Second, a qualification: Education Does Not Guarantee Fruitfulness

Education is a non-negotiable—it is an absolute necessity—for someone who wants to love God with all their mind.  But education (whether formal or informal) does not guarantee fruitfulness.  Fortunately, God was kind enough to tell us what does guarantee fruitfulness.

A friend of mine, Sam Crabtree, came up with a formula for expressing God’s guarantee of fruitfulness—for both of you who enjoy algebra.  It’s this:

If x > 1, then 
(Fa + V + K + Sc + S + G + Ba + L) x = E + Fr

Now, this comes right out of 2 Peter 1:5-8: “For this very reason, make every effort to supplement your faith with virtue, and virtue with knowledge, and knowledge with self-control, and self-control with steadfastness, and steadfastness with godliness, and godliness with brotherly affection, and brotherly affection with love.  For if these qualities are yours and are increasing, they keep you from being ineffective or unfruitful in the knowledge of our Lord Jesus Christ.”

The point is that knowledge—even as important as it is—does not stand alone.  If we are going to be effective and fruitful, knowledge must be accompanied by and compounded by other things in increasing measure.  So cultivate the life of the mind.  And along with it, cultivate the life of the soul.

Because most of you are leaving home, the cultivation of your soul is about to become an endeavor that you are responsible for to a degree that you have not previously been.  Our parents are those who are primarily responsible for the cultivation of our souls until we reach adulthood.  Before adulthood, our parents are those most answerable to God for the shape and maturity of our souls; for our knowledge of God; for our understanding and grasp of God’s Word and its doctrine; and for the maturity of our walk. Now you are the one primarily responsible, and it is crucial that you take ownership of that responsibility because of the unique challenges to the life of your soul that will come from both secular education or employment and Christian education or employment.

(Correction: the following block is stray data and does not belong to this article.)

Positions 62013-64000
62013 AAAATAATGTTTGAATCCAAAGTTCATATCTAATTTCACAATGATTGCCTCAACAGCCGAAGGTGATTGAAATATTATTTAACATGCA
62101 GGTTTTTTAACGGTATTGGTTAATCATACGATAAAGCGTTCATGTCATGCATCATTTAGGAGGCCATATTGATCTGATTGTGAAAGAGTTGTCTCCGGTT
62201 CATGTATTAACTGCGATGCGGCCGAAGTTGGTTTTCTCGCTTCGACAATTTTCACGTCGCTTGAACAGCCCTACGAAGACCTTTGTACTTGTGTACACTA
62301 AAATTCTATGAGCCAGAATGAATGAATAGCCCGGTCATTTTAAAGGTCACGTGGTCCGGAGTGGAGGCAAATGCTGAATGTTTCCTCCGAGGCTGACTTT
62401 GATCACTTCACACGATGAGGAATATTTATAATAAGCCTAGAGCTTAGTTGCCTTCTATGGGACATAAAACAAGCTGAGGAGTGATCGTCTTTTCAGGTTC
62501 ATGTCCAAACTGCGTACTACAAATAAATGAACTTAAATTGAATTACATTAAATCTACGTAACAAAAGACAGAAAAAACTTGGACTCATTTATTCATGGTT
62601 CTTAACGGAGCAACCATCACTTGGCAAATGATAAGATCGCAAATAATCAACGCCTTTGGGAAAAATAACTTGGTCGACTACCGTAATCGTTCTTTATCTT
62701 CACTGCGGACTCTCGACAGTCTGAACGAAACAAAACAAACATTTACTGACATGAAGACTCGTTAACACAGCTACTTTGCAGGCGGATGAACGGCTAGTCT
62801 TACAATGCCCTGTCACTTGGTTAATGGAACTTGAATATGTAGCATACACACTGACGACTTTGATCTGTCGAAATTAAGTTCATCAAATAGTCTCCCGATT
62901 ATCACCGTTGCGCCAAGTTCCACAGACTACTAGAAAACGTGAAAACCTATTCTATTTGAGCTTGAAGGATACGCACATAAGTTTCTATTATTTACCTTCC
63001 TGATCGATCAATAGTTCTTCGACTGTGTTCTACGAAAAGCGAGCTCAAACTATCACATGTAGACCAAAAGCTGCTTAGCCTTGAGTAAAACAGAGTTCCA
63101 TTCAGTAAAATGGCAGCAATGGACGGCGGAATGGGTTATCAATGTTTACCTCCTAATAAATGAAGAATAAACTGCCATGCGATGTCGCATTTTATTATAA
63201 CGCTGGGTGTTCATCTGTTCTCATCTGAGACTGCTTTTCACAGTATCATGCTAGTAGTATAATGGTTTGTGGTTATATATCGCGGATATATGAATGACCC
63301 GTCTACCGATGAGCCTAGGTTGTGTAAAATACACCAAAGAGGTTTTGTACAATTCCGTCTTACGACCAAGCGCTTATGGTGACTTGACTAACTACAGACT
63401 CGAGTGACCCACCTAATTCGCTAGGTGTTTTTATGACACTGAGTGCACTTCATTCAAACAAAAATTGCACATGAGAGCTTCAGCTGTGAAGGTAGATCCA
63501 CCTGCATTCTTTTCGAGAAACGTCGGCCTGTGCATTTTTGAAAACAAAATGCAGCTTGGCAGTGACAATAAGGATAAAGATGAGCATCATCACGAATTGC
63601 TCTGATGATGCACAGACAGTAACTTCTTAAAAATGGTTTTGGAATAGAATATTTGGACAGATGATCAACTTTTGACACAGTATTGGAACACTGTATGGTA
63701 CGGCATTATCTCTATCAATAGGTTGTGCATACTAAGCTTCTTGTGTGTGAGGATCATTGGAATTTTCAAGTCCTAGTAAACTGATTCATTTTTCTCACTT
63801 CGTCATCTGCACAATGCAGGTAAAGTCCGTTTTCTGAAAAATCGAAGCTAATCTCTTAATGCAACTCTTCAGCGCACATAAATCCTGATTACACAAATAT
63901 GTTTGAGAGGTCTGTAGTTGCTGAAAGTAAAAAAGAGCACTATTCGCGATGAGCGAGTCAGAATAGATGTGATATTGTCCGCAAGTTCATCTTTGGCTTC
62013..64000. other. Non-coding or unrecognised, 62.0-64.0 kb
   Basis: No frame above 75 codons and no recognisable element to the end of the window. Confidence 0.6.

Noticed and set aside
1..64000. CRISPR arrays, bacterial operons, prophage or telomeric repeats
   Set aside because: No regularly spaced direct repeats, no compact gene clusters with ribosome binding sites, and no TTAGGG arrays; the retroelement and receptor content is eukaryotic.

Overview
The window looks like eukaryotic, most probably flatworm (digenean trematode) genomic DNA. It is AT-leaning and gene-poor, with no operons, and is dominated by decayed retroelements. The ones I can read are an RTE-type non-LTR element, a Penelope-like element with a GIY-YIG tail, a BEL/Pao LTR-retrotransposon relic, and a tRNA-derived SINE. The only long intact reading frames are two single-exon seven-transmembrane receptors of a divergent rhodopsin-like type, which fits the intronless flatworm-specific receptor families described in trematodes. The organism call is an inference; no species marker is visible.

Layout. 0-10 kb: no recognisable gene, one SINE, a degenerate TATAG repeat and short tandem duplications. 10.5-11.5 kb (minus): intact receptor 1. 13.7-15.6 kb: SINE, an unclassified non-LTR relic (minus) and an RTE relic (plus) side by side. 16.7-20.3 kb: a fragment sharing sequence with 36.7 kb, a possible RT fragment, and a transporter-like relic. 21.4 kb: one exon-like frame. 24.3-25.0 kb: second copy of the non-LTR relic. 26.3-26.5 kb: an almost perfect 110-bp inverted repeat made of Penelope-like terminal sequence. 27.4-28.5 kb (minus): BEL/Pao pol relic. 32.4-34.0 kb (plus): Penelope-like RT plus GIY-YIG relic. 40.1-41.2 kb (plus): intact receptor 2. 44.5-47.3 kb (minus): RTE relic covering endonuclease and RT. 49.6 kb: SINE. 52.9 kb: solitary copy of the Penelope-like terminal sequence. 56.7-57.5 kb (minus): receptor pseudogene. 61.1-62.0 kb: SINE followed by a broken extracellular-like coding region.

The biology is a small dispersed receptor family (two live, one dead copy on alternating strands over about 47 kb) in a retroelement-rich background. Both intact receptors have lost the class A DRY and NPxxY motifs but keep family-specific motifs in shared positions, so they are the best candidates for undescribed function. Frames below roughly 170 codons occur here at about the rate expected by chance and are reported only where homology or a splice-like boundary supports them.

Secular schools can be deadly to your soul.  And Christian schools can be deadly to your soul.  But Christian schools are more deadly because the danger is much more insidious.

In a secular school, the danger to your soul will be apparent.  It will meet you face to face in your atheistic freshman year philosophy professor, in the poli sci professor who scoffs at you because you take the Bible seriously, in the weekend social scene and party life, in the team that pushes you to belong with them by becoming like them.  In a secular school, the danger doesn’t lurk.  It doesn’t hide.  It’s out in the open and it’s celebrated.